(Updates with background, comments)
By Ritvik Carvalho
LONDON, Sept 13 (Reuters) - Sterling fell back from a one-year high to trade lower against the dollar on Wednesday as weaker than expected UK wage growth put a brake on bets that the Bank of England could change its interest rate stance due to a surge in inflation.
Wages in the three months to July were 2.1 percent higher than a year earlier, little changed from previous months’ growth rates. But economists polled by Reuters had on average forecast a rise of 2.3 percent.
Inflation has shot past the BoE’s 2 percent target - surging to its highest level in more than five years according to data released this week at 2.9 percent.
But wages have lagged consumer price rises. Analysts say that complicates the BoE’s outlook for monetary policy, as the Bank grapples with an economy that is slowing in the face of uncertainty around leaving the European Union.
The pound slipped from a one-year high of $1.3329 in morning trade to trade 0.2 percent lower on the day at $1.3254.
It also fell 0.3 percent against the euro to hit the day’s low of 90.35 pence per euro.
“We’re seeing a little bit of a pullback in the pound and could see some weakness in the short to medium term,” said CMC chief markets analyst Michael Hewson.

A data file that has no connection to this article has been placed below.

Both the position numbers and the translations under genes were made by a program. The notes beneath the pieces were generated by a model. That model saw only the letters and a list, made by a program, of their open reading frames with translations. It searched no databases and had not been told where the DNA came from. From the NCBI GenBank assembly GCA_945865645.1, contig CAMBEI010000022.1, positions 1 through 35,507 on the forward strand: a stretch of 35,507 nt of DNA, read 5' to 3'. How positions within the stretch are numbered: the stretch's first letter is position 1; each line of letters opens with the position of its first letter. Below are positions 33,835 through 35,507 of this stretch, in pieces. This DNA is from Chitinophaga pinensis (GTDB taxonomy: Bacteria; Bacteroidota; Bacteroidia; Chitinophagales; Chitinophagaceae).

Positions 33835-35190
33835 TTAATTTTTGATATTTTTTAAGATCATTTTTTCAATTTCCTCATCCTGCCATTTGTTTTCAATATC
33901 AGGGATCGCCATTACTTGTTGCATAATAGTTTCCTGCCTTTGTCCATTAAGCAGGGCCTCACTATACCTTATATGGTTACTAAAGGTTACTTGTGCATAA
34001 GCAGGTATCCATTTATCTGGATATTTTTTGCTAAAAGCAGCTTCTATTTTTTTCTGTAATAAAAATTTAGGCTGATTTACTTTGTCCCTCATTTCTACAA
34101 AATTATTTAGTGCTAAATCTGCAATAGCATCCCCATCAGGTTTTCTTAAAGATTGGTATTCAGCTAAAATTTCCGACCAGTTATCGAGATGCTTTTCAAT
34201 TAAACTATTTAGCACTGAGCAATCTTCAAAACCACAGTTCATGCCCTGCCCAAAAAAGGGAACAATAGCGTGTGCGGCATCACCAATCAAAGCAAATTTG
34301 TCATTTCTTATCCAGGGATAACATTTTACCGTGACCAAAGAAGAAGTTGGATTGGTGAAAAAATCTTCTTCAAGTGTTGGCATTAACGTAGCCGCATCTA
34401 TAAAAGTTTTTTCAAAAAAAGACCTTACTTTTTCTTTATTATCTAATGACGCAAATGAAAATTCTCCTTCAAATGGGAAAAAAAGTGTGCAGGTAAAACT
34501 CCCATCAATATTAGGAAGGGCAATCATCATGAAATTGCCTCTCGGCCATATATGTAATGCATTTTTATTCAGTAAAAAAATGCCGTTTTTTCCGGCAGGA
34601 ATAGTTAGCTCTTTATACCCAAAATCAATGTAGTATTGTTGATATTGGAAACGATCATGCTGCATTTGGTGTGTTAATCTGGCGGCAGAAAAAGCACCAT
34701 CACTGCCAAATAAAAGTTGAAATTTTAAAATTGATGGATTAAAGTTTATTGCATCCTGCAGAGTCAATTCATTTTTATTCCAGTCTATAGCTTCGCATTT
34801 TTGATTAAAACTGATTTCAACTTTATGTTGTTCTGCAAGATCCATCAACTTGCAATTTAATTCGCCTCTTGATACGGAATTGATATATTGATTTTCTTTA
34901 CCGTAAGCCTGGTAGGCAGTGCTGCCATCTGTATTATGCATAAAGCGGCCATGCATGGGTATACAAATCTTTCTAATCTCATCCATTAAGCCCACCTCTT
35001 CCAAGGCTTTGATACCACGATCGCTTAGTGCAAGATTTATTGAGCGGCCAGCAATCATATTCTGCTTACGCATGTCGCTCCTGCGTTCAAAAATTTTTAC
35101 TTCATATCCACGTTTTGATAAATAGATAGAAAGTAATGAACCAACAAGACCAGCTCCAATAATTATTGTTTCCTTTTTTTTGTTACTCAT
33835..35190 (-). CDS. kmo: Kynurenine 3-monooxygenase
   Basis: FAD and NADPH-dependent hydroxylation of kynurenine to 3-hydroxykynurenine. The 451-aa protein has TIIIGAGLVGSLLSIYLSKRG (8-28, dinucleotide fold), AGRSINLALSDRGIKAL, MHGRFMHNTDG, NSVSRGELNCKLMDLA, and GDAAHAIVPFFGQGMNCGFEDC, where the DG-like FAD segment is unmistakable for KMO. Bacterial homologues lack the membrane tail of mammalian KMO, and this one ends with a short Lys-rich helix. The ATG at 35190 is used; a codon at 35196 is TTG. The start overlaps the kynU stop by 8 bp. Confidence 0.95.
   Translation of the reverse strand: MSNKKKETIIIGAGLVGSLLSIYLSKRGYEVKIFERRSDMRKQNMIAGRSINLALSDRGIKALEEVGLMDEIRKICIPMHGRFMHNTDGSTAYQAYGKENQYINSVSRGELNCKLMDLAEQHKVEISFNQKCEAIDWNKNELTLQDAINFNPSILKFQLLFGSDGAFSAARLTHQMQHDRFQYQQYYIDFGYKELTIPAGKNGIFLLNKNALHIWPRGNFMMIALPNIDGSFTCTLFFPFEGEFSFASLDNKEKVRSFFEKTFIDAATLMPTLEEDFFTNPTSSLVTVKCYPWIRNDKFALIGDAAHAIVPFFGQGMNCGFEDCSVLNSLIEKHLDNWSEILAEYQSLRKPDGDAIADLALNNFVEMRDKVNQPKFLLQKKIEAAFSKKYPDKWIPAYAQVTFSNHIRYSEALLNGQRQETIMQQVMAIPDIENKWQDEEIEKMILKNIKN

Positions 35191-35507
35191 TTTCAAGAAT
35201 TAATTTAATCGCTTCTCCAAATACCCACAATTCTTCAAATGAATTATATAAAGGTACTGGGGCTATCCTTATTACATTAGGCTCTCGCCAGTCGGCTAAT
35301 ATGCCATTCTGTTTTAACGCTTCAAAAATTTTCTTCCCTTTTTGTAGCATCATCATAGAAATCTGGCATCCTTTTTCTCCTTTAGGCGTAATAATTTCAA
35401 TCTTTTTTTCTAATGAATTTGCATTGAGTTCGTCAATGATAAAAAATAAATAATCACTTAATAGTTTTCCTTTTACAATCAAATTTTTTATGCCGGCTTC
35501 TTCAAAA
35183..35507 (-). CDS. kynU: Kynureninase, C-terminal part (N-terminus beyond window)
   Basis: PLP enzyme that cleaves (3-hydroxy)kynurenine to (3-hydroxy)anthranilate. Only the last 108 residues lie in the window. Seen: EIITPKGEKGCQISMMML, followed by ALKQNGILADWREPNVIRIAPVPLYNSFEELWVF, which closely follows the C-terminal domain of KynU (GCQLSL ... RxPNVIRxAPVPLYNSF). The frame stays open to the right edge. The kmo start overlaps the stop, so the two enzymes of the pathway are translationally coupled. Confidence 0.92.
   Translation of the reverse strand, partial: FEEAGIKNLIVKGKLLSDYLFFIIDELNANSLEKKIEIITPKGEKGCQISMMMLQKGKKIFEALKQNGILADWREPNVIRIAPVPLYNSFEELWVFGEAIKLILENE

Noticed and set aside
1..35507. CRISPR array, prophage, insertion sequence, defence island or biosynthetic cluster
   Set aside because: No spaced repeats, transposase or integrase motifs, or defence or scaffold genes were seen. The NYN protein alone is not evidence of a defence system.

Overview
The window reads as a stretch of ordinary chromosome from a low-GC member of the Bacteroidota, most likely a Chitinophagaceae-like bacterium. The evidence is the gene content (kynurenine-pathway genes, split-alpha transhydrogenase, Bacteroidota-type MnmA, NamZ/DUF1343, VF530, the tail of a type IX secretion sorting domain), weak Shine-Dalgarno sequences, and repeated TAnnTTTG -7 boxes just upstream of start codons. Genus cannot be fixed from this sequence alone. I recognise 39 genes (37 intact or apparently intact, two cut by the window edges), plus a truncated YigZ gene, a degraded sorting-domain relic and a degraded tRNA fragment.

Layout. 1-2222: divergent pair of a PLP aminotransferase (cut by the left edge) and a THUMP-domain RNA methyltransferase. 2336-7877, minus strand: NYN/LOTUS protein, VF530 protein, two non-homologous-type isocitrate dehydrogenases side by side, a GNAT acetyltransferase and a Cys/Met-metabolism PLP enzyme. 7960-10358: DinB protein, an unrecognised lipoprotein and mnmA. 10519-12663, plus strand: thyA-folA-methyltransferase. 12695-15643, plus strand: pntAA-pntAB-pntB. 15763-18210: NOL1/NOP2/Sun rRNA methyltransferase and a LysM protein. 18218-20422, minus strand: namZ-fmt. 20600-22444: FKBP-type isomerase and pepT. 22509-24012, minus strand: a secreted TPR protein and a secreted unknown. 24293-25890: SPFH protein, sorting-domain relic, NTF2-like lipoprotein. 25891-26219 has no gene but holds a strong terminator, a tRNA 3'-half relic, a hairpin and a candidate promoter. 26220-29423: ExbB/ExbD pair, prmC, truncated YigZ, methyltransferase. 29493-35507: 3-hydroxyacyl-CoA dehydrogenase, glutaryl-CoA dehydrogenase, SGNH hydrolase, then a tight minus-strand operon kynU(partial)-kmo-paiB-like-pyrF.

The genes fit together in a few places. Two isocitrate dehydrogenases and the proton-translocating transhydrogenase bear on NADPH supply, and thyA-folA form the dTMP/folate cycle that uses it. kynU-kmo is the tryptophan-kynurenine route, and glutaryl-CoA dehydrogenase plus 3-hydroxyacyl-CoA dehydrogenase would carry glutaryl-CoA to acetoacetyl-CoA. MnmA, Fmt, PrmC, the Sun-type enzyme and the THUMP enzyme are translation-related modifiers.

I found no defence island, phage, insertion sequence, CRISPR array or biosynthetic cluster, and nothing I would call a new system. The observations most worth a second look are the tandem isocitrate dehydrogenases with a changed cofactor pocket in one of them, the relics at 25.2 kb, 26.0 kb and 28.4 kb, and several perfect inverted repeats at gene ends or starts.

“But ultimately what it (wage data) does do is shift the focus to tomorrow’s BoE meeting and really, the big question is how concerned is the central bank about a 2.9 percent inflation rate.”
Two members of the Bank’s Monetary Policy Committee are already voting for higher rates. Any more defections when the MPC meets on Thursday could push the pound higher, and there has been talk that chief economist Andy Haldane could shift to that camp.
But with the economy struggling, many traders doubt the Bank’s ability to raise rates at all.
“The BoE is in an unenviable position heading into tomorrow’s MPC meeting, given that inflation is above target but the latest wage and investment data show that the economy is hardly going through a demand-driven boom that needs an immediate monetary response,” said Ranko Berich, head of market analysis at Monex Europe. (Reporting by Ritvik Carvalho; additional reporting by Nigel Stephenson; Editing by Jemima Kelly and Hugh Lawson)